Datjuluma Guyula
Milŋiyawuy
182 x 17cm
ID: 518-21

$3,500.00

ID: 518-21

1 in stock

SKU: 518-21BL2021 Category: Tags: ,

Description

Datjuluma Guyula

182 x 17cm
Year: 2021
ID: 518-21

Milŋiyawuy

 

It was in the wangarr, ancestral times, when the Guwak men, Munuminya and Yikawanga, sitting under the shade of the sacred Marawili tree, instructed the ancestral koel cuckoo Guwak to lead the Maŋgalili people to this new place they had established for them at Djarrakpi.

Having seen the people settled in their new homeland they announced to the Maŋgalili their farewell, that they, the Guwak men were to travel out to sea, to a place in the sky and that they would become stars which would shine out of the night sky. 

So a canoe and paddles were made and their journey began by paddling down the Milngiya River which flows into the Blue Mud Bay near Djarrakpi. In the bay, at a place of significance, strong winds developed and capsized the canoe – the men drowned. 

At this place is the site of Yingalpiya, the freshwater crocodile’s nesting place. This same place is the spirit source for Maŋgalili people. The Guwak Men, it was said, had attempts made on them to be rescued. 

A special log Milkamirri or Bandumul, containing mangrove worms offered itself as assistance. Ŋoykal the ancestral king fish is also manifest in this form. Even the rock cod they had caught for their journey offered assistance, as did Dhäla the sea creature. 

It was to no avail however as the men had destined themselves as offerings, to the night sky where they and subsequent Maŋgalili souls are seen today in the Milky Way. These Maŋgalili souls attain their celestial position by means of possum fur string Burrkun that connects Djarrakpi at the site of the Marawili tree to night sky. Milngiyawuy or Milngiya as the Milky Way is also looked upon as the nesting place for the ancestral crocodiles Yingalpiya. The river was sung into the sky by these Maŋgalili heroes – the Milky Way.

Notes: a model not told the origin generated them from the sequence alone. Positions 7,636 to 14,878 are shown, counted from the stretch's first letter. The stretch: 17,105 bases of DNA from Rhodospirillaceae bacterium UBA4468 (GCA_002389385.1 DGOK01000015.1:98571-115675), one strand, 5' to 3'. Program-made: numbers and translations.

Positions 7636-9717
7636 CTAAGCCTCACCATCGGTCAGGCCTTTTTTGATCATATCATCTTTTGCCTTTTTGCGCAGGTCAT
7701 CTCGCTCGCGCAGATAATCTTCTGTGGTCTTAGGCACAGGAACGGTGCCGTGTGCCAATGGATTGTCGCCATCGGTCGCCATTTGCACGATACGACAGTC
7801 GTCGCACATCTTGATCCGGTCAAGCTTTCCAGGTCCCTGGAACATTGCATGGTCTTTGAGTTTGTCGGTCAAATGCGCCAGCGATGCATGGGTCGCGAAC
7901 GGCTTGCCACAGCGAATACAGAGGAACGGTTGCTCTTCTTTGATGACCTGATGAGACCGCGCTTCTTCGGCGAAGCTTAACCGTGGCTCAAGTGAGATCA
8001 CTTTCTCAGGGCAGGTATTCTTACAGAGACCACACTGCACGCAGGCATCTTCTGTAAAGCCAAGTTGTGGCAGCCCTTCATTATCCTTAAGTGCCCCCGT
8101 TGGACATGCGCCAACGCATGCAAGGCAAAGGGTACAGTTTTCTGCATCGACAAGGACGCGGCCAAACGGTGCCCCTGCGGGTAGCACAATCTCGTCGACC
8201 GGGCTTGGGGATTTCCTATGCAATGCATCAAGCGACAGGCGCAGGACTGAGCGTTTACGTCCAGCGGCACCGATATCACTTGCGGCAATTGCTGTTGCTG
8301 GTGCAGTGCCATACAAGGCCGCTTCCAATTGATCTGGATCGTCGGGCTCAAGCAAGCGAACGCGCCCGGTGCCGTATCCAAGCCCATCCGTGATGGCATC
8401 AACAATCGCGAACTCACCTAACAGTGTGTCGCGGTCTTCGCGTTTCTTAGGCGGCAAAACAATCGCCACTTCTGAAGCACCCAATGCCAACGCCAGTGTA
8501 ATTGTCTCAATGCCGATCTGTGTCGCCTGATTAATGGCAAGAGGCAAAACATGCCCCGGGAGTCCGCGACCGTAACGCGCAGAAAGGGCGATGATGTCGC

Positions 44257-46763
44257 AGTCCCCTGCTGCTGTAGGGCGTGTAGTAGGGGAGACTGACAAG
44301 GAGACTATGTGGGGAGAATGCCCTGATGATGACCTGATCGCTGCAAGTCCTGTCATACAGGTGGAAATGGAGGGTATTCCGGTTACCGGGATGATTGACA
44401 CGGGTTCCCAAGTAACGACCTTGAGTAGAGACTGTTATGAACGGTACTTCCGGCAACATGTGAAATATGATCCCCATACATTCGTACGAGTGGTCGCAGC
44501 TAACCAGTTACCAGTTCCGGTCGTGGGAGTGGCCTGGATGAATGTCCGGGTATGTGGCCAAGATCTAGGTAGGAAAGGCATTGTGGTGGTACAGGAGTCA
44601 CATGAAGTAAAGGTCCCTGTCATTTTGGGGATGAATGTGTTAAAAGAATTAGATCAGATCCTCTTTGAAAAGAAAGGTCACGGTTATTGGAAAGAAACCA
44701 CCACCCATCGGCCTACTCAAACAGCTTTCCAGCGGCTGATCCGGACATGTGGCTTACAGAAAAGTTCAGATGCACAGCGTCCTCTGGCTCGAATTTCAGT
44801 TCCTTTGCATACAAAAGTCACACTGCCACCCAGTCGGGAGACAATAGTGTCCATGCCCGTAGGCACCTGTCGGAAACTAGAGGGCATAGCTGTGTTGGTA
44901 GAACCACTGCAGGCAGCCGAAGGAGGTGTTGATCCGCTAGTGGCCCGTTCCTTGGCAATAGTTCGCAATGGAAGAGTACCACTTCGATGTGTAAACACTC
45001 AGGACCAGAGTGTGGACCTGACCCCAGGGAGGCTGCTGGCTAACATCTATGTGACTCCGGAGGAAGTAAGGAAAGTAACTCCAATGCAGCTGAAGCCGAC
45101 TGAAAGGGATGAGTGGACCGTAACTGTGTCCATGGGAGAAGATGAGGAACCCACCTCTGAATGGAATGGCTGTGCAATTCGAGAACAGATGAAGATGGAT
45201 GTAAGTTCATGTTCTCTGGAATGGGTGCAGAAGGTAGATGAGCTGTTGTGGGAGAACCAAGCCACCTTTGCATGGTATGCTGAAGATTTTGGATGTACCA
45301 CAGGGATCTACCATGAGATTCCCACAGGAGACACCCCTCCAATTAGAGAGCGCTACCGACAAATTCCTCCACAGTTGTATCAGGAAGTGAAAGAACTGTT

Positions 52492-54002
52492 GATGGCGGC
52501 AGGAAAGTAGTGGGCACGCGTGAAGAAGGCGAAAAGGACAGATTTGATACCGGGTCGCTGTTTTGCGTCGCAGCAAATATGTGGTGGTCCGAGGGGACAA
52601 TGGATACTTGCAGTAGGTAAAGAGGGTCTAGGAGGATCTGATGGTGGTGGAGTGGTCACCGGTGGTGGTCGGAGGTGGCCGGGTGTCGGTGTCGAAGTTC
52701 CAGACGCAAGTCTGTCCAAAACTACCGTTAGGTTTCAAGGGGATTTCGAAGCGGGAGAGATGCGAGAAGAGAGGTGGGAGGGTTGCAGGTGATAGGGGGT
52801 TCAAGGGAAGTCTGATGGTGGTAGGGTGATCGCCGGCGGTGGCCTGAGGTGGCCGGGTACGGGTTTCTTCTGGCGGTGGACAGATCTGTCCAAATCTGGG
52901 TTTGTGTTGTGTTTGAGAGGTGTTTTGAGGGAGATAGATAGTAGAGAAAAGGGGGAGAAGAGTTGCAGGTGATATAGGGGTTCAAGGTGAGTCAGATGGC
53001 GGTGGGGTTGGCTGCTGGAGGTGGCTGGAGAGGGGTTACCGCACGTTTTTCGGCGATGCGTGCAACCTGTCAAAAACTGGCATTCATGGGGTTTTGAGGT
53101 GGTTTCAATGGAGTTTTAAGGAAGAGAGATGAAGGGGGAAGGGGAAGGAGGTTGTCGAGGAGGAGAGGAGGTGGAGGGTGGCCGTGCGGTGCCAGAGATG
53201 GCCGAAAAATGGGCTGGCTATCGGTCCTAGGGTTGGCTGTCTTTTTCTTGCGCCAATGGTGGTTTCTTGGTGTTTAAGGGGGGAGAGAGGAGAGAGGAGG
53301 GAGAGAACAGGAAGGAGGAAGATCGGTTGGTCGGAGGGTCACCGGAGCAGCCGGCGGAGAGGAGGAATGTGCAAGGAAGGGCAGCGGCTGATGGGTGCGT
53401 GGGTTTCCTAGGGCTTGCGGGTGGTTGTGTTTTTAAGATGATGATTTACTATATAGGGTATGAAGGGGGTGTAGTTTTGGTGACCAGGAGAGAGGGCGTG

The Larrakitj had its traditional use for the Yolŋu of North east Arnhem Land as an ossuary or bone container erected as a memorial to a dead kinsman up to a decade after death. After death the body of the deceased was often ceremonially placed on a raised platform and left to the elements for an appropriate time. The area would then be abandoned until the next stage of the ritual.

This took place once it was determined that the essential eternal spirit of the deceased had completed its cyclical journey to the spring from which it had originated and would in time return again. This might be several years. Whilst the body was ‘lying in state’ others got wind of the death, perhaps by subliminal message and made preparations to journey to the site of mortuary. Usually enough time had elapsed for the bones of the deceased to be naturally cleansed on the platform. The essence of the soul within the bone was made ready for final rites when other outside participants necessary for its safe journey arrived. Ritual saw the bones of the deceased placed within the termite hollowed memorial pole for final resting. Mortuary ritual would end with the placement of the Larrakitj containing the bones standing in the bush. Over time the larrakitj and its contents would return to mother earth.

The Larrakitj has often been referred to as the mother’s womb. Once sedentary mission communities were established in Arnhem Land it became impractical to abandon permanent communities and outlawed to expose corpses on platforms. However the cosmology of the Yolŋu and the essence of ritual mortuary ceremony remains just as important. Larrakitj continue to be produced as the equivalent of headstones or to contain the personal effects of a deceased (which might be dangerous unless removed from the living because of the emanations imbued by contact with the deceased).

A further role for this cultural form is as a fine art object and an instructional tool for younger generations. Artworks of this nature have multiple layers of metaphor and meaning which give lessons about the connections between an individual and specific pieces of country (both land and sea), as well as the connections between various clans but also explaining the forces that act upon and within the environment and the mechanics of a spirit’s path through existence. The knowledge referred to by this imagery deepens in complexity and secrecy as a person progresses through a life long learning process.

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